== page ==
Gov. Janet Mills’ order on Thursday that effectively shut down nightlife throughout Maine did not strike me as a particularly big deal.

I don’t have a nightlife.

I’m an old guy. My wife and I eat our dinner usually between 5 and 6 p.m. We watch the news, which can take an inordinately long time because I’m prone to hitting the pause button and sounding off about this or that story while Andrea patiently nods and waits for me to unfreeze the screen.

If we’re up for it, we’ll watch something on Netflix or maybe read a bit. Then, in large part because we rise so early in the morning, it’s off to bed – usually before 9 p.m.

So you see, when Mills told restaurants, tasting rooms, movie theaters, casinos and other entertainment venues they now have to close by 9 p.m. because of the rapid spread of COVID-19 across Maine, I thought, “Sounds fine to me. Won’t change my life one iota.” (A word that’s been in the nightly news lately.)

Still, it got me thinking. With the pandemic’s long-predicted winter surge now at our doorstep, who would want to go out for a burger followed by a beer, and another beer, and maybe another beer…?

And if a friend called and said, “Hey, want to go to the casino or catch a late movie?” my response would be, “I have a better idea. How about I stay home and you go have your head examined?”

Before anyone fires up their keyboard to protest that just because I live a boring life doesn’t mean they have to, let me assure you I get it. There was a time when being out and about at 11 p.m., midnight or even beyond meant I was having a good time, reveling in the company of good friends and soaking up the energy of a crowded brewpub or concert hall.

But this is far from one of those times. The notion of heading out on the town these days runs smack into a question for which there is no easy answer: Why?

If it’s to relieve stress late in a historically stressful year, I ask you: How relaxing can it be to go into a restaurant/bar wearing a mask, sit down at a socially distant table, pull down the mask to eat and/or drink, all the while scanning the room and wondering, “Does that person have COVID? Or that one? Or how about that guy coughing up a lung in the corner? What’s up with that?”

Or picture yourself in a movie theater, as a couple laden with popcorn and soda “excuse-me” their way around your knees en route to an inside seat. Suddenly you’re no longer mesmerized by the tiny pixels on the screen. You’re fixated on the even tinier microbes in the air.

And casinos? I’ve always had a hard time grasping the allure of plunking your money down, winning a few bucks, and then losing it all in the wistful hope that maybe you’ll win more. Throw in the coronavirus and, in my humble opinion, the odds against you skyrocket.

By now, I’m sure, business owners far and wide are ready to throttle me. And I get that – we’re talking about your livelihood here.

I spoke Friday with Steve Hewins, president and CEO of HospitalityMaine, who mounted an impassioned defense of the thousands of Maine restaurateurs, innkeepers and related businessfolk who have bent over backwards these past nine months to stay afloat while protecting their employees and customers as best they can.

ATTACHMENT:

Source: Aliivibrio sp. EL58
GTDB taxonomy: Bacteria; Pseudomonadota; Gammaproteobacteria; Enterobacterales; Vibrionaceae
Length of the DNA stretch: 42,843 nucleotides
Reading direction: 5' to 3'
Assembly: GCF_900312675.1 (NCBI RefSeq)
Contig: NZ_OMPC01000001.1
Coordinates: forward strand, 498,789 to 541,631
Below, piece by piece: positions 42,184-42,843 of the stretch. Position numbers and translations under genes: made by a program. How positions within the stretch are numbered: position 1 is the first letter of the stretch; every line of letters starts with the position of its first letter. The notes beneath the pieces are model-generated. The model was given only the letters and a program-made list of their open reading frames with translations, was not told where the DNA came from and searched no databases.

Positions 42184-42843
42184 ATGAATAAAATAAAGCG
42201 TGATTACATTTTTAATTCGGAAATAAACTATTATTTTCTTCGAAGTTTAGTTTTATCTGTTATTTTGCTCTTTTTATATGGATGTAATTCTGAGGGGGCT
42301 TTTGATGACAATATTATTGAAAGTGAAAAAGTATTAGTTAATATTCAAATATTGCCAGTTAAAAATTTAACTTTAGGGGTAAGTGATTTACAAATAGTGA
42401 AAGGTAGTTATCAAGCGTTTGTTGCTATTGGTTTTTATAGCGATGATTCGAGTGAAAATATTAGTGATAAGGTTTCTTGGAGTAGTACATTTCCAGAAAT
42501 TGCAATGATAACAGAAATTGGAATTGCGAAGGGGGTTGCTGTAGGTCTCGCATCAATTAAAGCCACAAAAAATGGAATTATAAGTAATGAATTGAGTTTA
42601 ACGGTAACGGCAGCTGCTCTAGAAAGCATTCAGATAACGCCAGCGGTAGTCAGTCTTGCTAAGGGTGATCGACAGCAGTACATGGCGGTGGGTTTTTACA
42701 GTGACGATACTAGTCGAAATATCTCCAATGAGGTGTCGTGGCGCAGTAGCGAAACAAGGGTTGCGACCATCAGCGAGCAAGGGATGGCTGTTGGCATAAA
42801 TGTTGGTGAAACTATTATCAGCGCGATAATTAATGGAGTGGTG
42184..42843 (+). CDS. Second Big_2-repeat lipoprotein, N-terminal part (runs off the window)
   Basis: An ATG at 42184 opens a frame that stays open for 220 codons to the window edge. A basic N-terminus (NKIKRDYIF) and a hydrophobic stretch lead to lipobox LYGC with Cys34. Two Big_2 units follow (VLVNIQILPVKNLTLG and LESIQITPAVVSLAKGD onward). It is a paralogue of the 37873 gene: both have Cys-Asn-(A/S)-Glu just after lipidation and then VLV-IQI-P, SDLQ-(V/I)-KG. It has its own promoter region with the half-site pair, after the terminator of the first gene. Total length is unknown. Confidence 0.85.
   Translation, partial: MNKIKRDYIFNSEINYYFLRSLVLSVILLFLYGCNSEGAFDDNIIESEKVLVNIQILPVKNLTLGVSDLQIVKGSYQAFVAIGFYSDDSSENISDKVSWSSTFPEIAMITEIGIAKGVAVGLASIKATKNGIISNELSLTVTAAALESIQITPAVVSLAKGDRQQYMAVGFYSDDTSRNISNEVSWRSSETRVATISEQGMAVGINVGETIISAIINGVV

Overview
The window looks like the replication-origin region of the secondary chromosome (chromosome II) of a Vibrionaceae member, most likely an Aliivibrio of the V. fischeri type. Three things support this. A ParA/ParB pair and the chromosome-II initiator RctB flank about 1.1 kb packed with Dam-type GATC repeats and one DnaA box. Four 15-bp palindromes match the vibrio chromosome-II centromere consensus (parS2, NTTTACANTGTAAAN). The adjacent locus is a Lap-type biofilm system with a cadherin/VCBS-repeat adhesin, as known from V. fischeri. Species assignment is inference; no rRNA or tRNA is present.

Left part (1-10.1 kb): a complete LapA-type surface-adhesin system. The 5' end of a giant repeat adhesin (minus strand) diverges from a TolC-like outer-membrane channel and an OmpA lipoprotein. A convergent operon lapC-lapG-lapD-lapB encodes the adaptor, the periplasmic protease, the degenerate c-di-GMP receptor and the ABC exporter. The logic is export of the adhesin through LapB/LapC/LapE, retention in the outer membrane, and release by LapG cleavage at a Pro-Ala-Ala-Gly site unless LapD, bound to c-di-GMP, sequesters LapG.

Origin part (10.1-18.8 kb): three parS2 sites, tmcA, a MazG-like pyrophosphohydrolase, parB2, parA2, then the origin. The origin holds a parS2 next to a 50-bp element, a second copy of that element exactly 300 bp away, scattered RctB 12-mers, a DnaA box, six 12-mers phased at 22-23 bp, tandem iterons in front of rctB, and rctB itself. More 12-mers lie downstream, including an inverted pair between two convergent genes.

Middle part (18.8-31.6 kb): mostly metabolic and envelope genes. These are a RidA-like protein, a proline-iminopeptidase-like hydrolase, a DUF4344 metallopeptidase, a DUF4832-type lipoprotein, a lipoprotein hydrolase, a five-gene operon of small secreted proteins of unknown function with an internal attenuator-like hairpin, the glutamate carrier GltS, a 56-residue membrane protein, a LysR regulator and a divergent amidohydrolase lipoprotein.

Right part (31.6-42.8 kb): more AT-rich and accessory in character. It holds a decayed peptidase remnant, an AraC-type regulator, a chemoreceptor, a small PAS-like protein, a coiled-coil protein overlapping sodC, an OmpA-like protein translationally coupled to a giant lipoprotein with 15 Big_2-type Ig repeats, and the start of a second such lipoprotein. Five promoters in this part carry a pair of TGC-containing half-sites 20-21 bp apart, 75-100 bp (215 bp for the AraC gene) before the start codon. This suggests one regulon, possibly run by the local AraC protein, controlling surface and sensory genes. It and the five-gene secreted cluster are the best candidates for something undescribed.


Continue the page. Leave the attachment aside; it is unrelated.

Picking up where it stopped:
“I’m nowhere near an anti-COVID person or anything like that. I completely understand what we’re facing,” Hewins said. That said, “Where’s the data that says restaurants are spreading the COVID? That’s the data I’ve not seen.”

Hewins is in a tough spot. Many of his organization’s members have already gone under. Most others are hanging by a thread. And whenever the Mills administration hands down another business-related directive, he’s the guy whose phone rings off the hook with distress calls from small-business owners who feel they’re being singled out here, that they – despite all the safety measures they’ve taken – are perceived as the problem.

They aren’t the problem per se. The problem, buttressed by reams of actual data, is that COVID-19 is most dangerous in indoor settings where people congregate for extended periods of time. Masks and social distancing help, but the risk remains high nonetheless.

The business backlash echoes with the refrain that it’s just not fair. With a few notable exceptions – we’re looking at you, Sunday River Brewing Co. owner Rick Savage – they’ve done nothing wrong.

They’re right. The COVID-19 pandemic defines unfair. And the longer Congress fails to come up with a new aid package to help keep small businesses’ heads above water, the more unfair it gets.

But like it or not, this is now about survival. On Friday, Maine posted 224 new cases of COVID-19, the 15th time in the last 17 days that the daily count has exceeded 100 and the fifth time in 11 days that it’s blown past 200.

“What was for so many of us an abstract concept is now very real,” warned Dr. Nirav Shah, head of the Maine Center for Disease Control and Prevention. “If we don’t do something different, nothing is going to change.”

To those Mainers – and I think you’re relatively few – who still find enjoyment in late-night revelry, the message is plain: You need to, as Dr. Shah put it, do something different.

As darkness fell on Friday, my wife asked, “Want to eat out tonight?”

An hour later, we were in the parking lot of The Buxton Common, our culinary savior since last March. The ever-friendly hostess brought our dinner (Portuguese seafood stew and a carrot, ginger and coconut soup that darn near made me weep) in a big brown paper bag, placed it on the barstool in front of our car, held her hands together as she bowed in thanks and then scurried back inside.

Minutes later, we were happily scarfing it all down in our living room, watching the latest season of “The Crown.”


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